Since my surgery last week I’ve been doing a lot of listening. Mostly to “books on tape” but also to some sermons. I was loaned a set of CDs called A Knock at Midnight. It is a collection of 11 recorded sermons of Martin Luther King, Jr.
These are the recordings that were transcribed for the book of the same name that I read last year. It has been great to hear the sermons this time.
In the first sermon a young King takes on the reason for the world’s fallen state. That is a shorthand for why there is crime and bad things happening around us in the world. Actually a very contemporary subject, even 50 years after the recording.
King sites those who say that the problem is lack of knowledge, or lack of understanding — a lack in what King calls our “scientific genius,” but he rightly points out that we (even in the 1950s) are more advanced in knowledge of science and philosophy than at any time in history. Yet there has been no indication of the problems nearing an end.
He rather points to a lack in our “moral genius.” King claims that there are moral laws, just as binding as the physical laws. He says that there are other laws that are just as binding as the law of gravity. No one questions that there is a law of gravity that must be obeyed. But we do question whether there is absolute right and wrong.
And yet there is. God created the world and set both physical and moral laws into governance. This seems to me to reach right to the heart of the problem. King gives two alternative to moral laws that we believe instead: that right and wrong is relative and that right and wrong is practical. Or said another way, we believe the the majority determines what is right (the everyone’s doing it morality) and that what works determines what is right (the I didn’t get caught morality).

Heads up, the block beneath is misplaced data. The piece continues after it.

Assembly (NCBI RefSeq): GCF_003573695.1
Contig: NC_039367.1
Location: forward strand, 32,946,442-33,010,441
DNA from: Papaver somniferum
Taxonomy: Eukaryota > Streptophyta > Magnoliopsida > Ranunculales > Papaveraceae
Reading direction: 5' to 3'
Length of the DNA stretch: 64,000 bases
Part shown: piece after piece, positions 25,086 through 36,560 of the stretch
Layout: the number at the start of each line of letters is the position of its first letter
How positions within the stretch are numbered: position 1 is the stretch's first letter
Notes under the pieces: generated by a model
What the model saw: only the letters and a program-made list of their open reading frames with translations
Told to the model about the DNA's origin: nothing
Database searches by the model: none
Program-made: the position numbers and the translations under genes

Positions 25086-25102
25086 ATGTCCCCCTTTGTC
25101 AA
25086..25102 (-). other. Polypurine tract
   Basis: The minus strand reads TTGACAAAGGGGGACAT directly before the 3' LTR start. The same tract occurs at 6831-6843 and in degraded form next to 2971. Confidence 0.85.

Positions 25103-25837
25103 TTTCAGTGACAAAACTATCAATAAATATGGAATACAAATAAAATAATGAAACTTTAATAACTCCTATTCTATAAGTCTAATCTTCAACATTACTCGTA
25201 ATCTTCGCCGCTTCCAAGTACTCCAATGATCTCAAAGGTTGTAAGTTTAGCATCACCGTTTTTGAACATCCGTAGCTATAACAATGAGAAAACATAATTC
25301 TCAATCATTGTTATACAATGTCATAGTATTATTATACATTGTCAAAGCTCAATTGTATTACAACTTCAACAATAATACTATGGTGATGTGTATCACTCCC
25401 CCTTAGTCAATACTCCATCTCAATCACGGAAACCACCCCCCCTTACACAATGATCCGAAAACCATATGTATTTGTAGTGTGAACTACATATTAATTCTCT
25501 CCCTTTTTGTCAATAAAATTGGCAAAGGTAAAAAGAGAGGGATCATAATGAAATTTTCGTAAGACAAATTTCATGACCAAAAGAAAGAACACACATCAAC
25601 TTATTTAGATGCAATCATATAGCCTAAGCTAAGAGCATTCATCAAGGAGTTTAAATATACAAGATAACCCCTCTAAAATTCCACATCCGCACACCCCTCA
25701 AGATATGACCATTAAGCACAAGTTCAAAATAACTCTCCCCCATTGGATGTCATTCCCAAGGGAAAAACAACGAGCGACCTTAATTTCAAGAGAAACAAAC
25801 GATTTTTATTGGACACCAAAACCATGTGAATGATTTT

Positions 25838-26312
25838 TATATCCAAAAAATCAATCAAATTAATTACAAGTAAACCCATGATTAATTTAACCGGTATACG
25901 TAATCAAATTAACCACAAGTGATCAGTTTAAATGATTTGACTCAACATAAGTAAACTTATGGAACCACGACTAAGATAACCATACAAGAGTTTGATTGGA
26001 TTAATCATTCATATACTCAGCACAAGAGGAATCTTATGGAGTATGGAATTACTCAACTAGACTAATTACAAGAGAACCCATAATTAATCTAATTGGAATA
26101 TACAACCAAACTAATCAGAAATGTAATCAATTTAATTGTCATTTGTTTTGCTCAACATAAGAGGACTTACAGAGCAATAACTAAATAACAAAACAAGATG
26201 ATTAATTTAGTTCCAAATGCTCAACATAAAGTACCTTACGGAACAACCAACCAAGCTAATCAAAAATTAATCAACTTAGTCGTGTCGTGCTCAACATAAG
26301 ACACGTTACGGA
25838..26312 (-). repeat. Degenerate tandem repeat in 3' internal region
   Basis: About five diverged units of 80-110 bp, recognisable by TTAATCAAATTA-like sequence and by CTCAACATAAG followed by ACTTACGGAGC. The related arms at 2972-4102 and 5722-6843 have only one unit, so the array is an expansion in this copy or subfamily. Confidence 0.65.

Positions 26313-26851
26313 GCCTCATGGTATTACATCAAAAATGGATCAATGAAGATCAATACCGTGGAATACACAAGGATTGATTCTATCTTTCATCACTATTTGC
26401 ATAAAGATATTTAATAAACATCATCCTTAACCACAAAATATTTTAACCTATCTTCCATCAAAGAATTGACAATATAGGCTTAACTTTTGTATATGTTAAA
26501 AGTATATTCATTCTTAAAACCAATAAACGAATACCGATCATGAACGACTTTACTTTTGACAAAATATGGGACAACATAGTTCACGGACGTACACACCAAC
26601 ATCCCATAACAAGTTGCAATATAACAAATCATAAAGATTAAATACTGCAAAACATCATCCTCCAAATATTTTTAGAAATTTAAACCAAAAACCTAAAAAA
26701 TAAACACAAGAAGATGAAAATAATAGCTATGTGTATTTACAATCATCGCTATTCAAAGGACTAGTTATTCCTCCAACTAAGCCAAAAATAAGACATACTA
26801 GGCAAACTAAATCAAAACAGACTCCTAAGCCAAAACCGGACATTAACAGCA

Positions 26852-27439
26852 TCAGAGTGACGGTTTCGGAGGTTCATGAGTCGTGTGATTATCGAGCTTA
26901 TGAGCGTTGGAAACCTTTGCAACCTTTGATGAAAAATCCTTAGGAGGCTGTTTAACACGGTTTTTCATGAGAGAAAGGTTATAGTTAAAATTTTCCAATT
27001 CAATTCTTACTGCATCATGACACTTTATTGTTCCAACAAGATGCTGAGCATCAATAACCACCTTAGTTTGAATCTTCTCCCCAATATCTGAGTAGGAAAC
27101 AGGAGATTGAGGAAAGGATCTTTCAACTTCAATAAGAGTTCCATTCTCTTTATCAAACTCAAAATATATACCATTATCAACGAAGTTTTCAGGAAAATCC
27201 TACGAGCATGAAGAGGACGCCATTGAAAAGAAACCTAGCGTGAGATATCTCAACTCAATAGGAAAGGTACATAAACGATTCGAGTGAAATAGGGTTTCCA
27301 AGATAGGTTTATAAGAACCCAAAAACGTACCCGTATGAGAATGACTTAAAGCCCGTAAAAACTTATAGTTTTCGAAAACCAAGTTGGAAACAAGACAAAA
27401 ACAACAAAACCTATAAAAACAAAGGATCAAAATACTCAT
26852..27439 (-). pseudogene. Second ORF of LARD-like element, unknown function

This may seem a tangent, but I think it is bound up in this. Wednesday I listened to part of “Your Call” with Jonathon Simon as guest, who has been thinking and writing on the way America believes that the answer to most problems is to declare “War on ….” As examples there have been wars on cancer, heart disease, terror, etc. His particular interest was the “War on Crime” and it’s pillar of incarceration. Particularly here in California with our “Three Strikes” law. His premise was that incarcerating a generation of youth and young adults actually perpetuates the problem because the family’s of those people become bitter — continuing a bitter cycle. This bitterness results from long prison terms for three non-violent crimes, and because people are not getting paroled when their terms are served. There is a breach of trust with a generation.
So where does this fit with King’s sermon. It fits in at the point of violence. Violence is wrong, was wrong, and always has been wrong, no matter who is wielding it. Whether in the commissioning of a crime or the tearing apart of a family violence is wrong. The “War on Crime” mentality places all the blame on the criminal, for the crime and for tearing apart his family. But can it be this simple. If you believe that it is a war? Yes. War is us against them. If you believe that we are all God’s children? No.
There is no “them.” Only an “us.” Violence is wrong no matter who wields it. So do I have a solution. Hey this is a blog, I don’t need to have a solution. Well, seriously I don’t have one. But I do have a starting point. It comes from King. There is also a law of Love. What would happen if we started not with the premise of war but of love? There would still need to be prisons. People do commit crime that requires rehabilitation and maybe even punishment.
But if we actually cared for our brothers and sisters it would hurt us to incarcerate and would never seem to be a victory.